Posted by
3 posts

Wow! We greatly appreciate your suggested changes and are adjusting our itinerary accordingly. So glad we posted on this forum!

Would you recommend Sachsenhausen (or other?) as an alternative to the Dachau Concentration Camp?

Posted by
5507 posts

Would you recommend Sachsenhausen (or other?) as an alternative to the Dachau Concentration Camp?

I saw no mention of Dachau previously. (Sounds like your original plans shortchange Munich more than I thought. Dachau would take some time - and it takes the steam right out out of one's motivation to do anything afterward.) Of course you can visit Sachsenhausen as a replacement. Whether that's a sound idea might depend on how much Nazi and Cold War and death stuff you want to heap onto your trip - many US visitors who are interested in German history overdo that part already... they go to see the wall, Checkpoint Charlie, Hitler's bunker, the Third Reich walking tour, the Documentation Centers, the Eagles Nest... and concentration camps. Of course WW II is history we Americans have already mastered - and usually the only German history we sort of understand already through our schooling and through Hollywood.

So if there's time for an outing from Berlin, what about Sanssouci Palace in Potsdam, where a different period of history is on display? Chances are good the kids have never heard a word about it. Something new. And it's one of Germany's UNESCO World Heritage sites as well - and could be a nice replacement for the Füssen area palaces. The post WW II Potsdam conference was held in Potsdam as well (Cecilienhof.)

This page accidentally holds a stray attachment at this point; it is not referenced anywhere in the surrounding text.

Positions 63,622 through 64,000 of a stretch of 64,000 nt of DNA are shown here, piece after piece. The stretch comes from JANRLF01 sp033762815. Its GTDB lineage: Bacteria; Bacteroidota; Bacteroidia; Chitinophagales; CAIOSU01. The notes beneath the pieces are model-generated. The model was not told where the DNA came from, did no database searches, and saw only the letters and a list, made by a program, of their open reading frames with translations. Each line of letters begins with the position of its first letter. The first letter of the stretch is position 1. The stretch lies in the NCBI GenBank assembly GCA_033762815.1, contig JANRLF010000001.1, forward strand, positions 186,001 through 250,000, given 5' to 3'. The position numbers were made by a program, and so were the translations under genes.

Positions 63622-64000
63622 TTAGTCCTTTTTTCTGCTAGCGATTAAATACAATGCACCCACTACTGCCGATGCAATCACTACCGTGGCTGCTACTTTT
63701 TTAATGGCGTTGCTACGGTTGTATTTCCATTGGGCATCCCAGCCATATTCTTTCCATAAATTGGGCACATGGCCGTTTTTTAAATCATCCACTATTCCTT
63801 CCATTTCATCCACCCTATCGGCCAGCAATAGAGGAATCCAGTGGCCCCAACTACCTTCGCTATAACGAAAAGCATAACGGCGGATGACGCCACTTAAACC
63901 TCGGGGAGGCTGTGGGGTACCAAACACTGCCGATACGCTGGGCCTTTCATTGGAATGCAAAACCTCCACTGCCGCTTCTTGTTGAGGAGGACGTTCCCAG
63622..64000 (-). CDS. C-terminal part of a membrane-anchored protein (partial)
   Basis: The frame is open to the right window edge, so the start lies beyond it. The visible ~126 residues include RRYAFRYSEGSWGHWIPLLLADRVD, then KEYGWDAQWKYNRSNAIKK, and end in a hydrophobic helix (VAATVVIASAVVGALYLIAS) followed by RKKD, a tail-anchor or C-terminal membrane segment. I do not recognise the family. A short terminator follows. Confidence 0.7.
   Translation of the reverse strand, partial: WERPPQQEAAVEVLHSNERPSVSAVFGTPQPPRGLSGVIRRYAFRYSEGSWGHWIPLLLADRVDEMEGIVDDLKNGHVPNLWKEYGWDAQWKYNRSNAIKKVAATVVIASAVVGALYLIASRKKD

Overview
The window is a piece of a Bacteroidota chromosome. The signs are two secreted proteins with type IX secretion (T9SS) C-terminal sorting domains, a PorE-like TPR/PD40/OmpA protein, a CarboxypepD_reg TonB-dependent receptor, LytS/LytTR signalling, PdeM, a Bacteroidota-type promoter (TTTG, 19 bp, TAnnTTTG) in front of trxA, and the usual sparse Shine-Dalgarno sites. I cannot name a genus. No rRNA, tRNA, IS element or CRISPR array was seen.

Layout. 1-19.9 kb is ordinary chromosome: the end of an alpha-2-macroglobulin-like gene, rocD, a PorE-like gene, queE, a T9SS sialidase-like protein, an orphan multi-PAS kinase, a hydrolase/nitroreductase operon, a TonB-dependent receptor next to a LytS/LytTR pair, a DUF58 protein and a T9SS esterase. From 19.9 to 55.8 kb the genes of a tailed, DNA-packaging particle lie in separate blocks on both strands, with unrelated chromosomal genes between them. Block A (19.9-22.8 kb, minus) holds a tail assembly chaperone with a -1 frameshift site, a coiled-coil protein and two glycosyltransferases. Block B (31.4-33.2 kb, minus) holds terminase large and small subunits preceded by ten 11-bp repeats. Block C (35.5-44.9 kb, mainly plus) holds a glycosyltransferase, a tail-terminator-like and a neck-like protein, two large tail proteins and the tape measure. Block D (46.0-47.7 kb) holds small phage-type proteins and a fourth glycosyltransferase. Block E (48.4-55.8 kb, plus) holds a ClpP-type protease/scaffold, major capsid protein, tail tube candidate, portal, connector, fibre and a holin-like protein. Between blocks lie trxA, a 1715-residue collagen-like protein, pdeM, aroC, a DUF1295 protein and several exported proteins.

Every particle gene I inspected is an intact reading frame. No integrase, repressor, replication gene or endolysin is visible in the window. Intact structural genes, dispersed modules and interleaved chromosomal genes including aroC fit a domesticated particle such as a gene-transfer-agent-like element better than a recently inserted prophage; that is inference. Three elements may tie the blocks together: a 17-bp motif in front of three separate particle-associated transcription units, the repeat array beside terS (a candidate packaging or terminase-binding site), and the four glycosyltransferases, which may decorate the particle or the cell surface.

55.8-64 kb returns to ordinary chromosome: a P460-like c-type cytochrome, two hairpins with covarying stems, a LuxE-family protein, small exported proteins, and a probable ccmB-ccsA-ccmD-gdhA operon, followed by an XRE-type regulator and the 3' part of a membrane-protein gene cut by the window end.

Personally I find it hard to recommend concentration camps at all - I just don't understand them as a vacation event. Maybe they're worthwhile for Holocaust deniers, or for family members of victims. IMHO the gruesome details you pick up there don't yield a better understanding of the Holocaust or the German mentality - just a lot of nausea and horrible images that are hard to shake, and possibly some lasting and harmful stereotypes of the German people based on the "worst generation" of Germans ever. Germans today are a world apart - better to meet a few of them over some food and conversation, I think, if you are interested in the German character.

Palaces: I failed to mention the amazing Ludwigsburg Palace, not far from Stuttgart, should you be heading through that area on your way to the Rhine. If you're in Würzburg, check out the Residenz.

Posted by
3661 posts

You said this: OPTION 1: Drive from Rothenburg to Nurburg on the 11th day and spend the night in Nurburg area (or other town?) before driving the Ring on the 12th day? Recommendations on places to stay?

Do you mean renting a car to drive the Nordschleife? You cannot drive your normal rental car on the Nordschleife or the Nürburgring. The regular car rental agencies keep an eye on those facilities to make sure no one does that.

There are 2 options for renting a special car to drive that listed in the FAQs here. You can find out more about the process here.

Or do you mean riding with someone else who will drive you around either track similar to this?

As you explore the website more, you will learn about times the track(s) are open for tourist drives. You need to keep an eye on that. When we made our arrangements, the day we'd planned to go was open for tourist drives. When we got there the afternoon before, we learned that in the interim it had been booked for something special, so the only time my husband could drive it was that afternoon. Fortunately, he'd already paid for his track prepared car, so it all worked out fine.

That brings me to accomodations. We stayed right at the track. The room was great. The food was greater. But it wasn't cheap. We stayed at the Lindner Hotel. Information on it and other places to stay at the track or nearby is here.